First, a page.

What Happens When You Inherit an IRA from a Non-Spouse?

Marty’s brother, Ed, passed away suddenly. He never got married or had children, so he passed everything, including his Individual Retirement Account (IRA), to Marty. During one of the most difficult times in his life, while grieving for his deceased brother, Marty had no idea about everything involved when it came to inheriting his brother’s IRA.

Losing a loved one can bring not only emotional pain, grief, and sadness, but also significant financial responsibilities related to settling an estate that can cause much confusion. So, what responsibilities do you have with regard to the newly inherited account? The answer depends on your relationship to the deceased. Here I will discuss several factors that will determine what you can do with inherited retirement assets if the deceased is not your spouse. For more details on IRAs if the deceased is your spouse, please see IRS publication 590-B.

Rules for Non-Spouse Beneficiaries of Inherited IRA Accounts

A beneficiary that is not the spouse of the deceased – i.e., siblings, children, close friends – may not treat the account as if it is their own. They also cannot roll over the account into their own IRA. Here’s what they should do:

  • Remember the First Required Minimum Distribution (RMD): For non-spouses, the first step is always to fulfill any RMD owed by the deceased in the year of death. If the deceased owner of the IRA account has already been taking retirement account distributions, they must continue that distribution schedule until the end of the calendar year. For instance, in our example, if Marty’s brother, Ed, was taking required distributions, Marty would have to make sure to take Ed’s final distribution in the year of his death, otherwise there is a 50% penalty on the amount he was supposed to take.
  • Open an “inherited IRA” account:As the name implies, inherited IRAs are created specifically for accounts that someone else leaves you. The account remains in the name of the deceased, and you are the beneficiary.
    • Starting in 2020 under the SECURE Act, for most beneficiaries, these accounts must be completely distributed by the end of the 10th year following the account owner’s death..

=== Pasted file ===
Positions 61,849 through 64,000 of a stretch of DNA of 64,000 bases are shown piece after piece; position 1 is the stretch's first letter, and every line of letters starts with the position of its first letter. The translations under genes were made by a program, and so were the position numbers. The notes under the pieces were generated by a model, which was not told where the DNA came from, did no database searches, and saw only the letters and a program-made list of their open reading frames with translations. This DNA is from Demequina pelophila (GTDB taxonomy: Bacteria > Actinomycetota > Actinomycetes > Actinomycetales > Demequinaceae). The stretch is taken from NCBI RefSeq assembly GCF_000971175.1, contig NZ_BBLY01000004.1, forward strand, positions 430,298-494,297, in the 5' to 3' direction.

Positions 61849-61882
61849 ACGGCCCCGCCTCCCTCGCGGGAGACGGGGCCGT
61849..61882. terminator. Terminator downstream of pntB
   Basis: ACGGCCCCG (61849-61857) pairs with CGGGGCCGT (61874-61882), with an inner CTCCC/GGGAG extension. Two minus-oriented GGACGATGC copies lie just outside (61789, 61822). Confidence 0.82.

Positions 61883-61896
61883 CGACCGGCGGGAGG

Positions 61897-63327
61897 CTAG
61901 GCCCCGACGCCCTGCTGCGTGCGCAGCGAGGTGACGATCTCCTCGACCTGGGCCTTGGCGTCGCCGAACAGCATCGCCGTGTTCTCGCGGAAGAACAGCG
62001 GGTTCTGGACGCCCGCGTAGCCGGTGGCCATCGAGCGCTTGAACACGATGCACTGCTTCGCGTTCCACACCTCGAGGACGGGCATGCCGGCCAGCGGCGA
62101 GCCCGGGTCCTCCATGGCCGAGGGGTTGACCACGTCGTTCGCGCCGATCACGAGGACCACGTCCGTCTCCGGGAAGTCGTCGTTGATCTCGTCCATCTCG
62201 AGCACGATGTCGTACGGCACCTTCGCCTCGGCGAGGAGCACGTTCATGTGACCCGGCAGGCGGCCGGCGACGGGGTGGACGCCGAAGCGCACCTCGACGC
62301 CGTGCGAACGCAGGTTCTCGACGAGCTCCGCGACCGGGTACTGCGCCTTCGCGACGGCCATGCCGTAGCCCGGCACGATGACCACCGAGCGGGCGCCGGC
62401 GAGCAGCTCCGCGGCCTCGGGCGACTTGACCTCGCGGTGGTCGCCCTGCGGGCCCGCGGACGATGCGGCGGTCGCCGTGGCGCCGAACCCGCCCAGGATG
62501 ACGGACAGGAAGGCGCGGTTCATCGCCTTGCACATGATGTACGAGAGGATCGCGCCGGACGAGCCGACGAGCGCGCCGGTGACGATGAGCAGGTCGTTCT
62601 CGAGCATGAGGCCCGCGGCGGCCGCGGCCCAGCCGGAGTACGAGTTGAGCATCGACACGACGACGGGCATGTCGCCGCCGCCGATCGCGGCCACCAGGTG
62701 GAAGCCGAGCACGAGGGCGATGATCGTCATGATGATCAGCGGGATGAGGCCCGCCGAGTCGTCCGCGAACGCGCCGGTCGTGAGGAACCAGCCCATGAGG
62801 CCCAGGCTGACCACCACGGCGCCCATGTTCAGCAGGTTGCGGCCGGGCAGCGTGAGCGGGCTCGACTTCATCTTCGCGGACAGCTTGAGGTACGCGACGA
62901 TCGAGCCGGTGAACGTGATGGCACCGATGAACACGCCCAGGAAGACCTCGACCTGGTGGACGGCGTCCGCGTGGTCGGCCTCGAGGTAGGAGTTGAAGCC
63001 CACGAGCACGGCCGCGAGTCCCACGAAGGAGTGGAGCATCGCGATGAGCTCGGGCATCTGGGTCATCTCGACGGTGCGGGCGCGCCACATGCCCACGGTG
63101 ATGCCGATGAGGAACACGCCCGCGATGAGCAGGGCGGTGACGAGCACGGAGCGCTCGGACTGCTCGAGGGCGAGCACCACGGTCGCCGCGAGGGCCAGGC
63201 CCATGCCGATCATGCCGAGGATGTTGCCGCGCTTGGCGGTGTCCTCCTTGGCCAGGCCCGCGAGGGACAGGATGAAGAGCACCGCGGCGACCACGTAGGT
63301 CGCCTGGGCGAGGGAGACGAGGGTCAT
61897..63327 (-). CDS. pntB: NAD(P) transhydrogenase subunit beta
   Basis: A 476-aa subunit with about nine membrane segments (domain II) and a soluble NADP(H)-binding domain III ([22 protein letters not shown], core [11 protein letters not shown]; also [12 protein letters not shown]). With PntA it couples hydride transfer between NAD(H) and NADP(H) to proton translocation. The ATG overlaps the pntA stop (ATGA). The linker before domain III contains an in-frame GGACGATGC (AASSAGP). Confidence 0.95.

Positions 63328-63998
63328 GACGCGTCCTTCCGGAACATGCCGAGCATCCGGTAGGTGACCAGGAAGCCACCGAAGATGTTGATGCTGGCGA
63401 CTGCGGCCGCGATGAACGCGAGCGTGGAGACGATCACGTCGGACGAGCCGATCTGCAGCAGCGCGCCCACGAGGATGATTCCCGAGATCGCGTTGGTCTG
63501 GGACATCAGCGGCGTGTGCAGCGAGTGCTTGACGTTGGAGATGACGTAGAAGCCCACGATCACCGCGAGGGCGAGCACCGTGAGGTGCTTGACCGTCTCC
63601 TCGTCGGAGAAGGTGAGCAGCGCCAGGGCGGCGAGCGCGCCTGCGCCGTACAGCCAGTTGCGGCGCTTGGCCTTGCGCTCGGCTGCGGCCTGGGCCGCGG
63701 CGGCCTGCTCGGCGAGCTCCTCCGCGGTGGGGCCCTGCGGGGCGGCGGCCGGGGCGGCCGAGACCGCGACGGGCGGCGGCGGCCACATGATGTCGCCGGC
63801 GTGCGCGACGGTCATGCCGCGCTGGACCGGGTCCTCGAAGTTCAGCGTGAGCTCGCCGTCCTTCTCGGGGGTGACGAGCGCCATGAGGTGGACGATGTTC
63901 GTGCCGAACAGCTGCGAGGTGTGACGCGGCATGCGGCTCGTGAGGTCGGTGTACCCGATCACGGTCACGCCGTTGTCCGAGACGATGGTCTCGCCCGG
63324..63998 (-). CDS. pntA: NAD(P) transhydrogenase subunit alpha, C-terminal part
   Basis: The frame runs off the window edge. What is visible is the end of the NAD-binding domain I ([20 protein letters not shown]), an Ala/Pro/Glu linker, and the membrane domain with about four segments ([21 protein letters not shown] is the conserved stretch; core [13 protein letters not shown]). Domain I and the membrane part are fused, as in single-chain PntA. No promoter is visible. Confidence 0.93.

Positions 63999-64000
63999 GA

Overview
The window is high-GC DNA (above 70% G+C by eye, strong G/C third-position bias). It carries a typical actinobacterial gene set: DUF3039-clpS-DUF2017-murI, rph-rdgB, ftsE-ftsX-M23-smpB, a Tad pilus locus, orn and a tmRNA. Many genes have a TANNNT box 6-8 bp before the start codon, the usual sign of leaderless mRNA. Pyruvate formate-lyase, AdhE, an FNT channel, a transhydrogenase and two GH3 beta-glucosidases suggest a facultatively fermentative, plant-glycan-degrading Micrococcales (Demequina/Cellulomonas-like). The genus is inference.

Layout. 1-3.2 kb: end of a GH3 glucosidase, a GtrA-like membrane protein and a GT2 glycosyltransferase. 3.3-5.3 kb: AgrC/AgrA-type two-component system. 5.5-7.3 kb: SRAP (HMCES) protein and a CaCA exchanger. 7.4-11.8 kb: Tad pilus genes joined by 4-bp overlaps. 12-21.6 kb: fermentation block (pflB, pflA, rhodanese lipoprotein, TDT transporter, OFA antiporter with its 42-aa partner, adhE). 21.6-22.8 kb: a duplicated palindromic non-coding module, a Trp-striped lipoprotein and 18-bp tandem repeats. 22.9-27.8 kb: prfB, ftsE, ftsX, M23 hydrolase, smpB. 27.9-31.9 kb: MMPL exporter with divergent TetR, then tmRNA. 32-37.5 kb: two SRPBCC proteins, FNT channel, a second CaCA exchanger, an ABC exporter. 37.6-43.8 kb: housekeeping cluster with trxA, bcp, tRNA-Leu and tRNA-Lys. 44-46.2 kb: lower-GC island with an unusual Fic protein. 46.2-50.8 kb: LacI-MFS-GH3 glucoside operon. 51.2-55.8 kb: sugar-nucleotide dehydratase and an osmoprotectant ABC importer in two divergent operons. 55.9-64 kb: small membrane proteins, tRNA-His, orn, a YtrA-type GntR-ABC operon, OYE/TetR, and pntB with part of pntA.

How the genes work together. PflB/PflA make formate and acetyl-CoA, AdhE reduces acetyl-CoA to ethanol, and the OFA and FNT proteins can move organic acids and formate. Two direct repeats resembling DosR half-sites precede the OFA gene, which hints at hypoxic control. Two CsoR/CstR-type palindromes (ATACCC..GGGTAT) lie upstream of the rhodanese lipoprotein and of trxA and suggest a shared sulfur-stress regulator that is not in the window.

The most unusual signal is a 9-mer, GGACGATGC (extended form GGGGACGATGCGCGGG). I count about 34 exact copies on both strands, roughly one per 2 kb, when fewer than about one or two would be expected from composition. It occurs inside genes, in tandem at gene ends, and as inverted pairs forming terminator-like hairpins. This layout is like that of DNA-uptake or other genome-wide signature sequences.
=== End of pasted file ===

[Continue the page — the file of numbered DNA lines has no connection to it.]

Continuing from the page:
• The IRS’ 10-year inherited IRA clock starts in the year after the owner dies. That essentially means you have 11 years to drain the account.
    • During the 10-year period, you are required to take annual RMDs. When the SECURE Act was originally passed, it seemed that RMDs were not required, but the IRS has since stated that they are required — see IRS Publication 590-B, pages 11 and 12, which provides an explanation and an example showing that beneficiaries ate subject to RMDs each year (as under the pre-SECURE Act rules) for years one through nine, and then the balance must be withdrawn in year 10. However, many commentators believe that this IRS publication and example may be in error, and it is still possible that the IRS may issue regulations changing this RMD requirement.
    • If the inherited IRA is a Roth IRA, and you are a non-spouse beneficiary, you become subject to the same Required Minimum Distributions (RMDs) rules as with traditional IRAs.
    • Required minimum distribution must begin by December 31st of the year following the original account owner’s passing.
    • Inherited Roth IRA distributions are not taxable;however, inherited Ttraditional IRAs are of course taxable as they are taking out over the 10 year payout period.

Another option is:

  • Withdrawing the money: The lump-sum distribution is always an option for non-spouse beneficiaries, regardless of Roth vs. Traditional or the age of the deceased.
    • If you take a lump-sum distribution, you won’t be subject to the additional 10% federal tax on early withdrawals, even if you’re younger than 59½, but you will need to pay income tax on the amount that is taxable.
    • Roth IRA accounts that have met the five-year rule (see below) will enjoy tax-free distribution while Traditional IRAs will be subject to the normal income tax rates.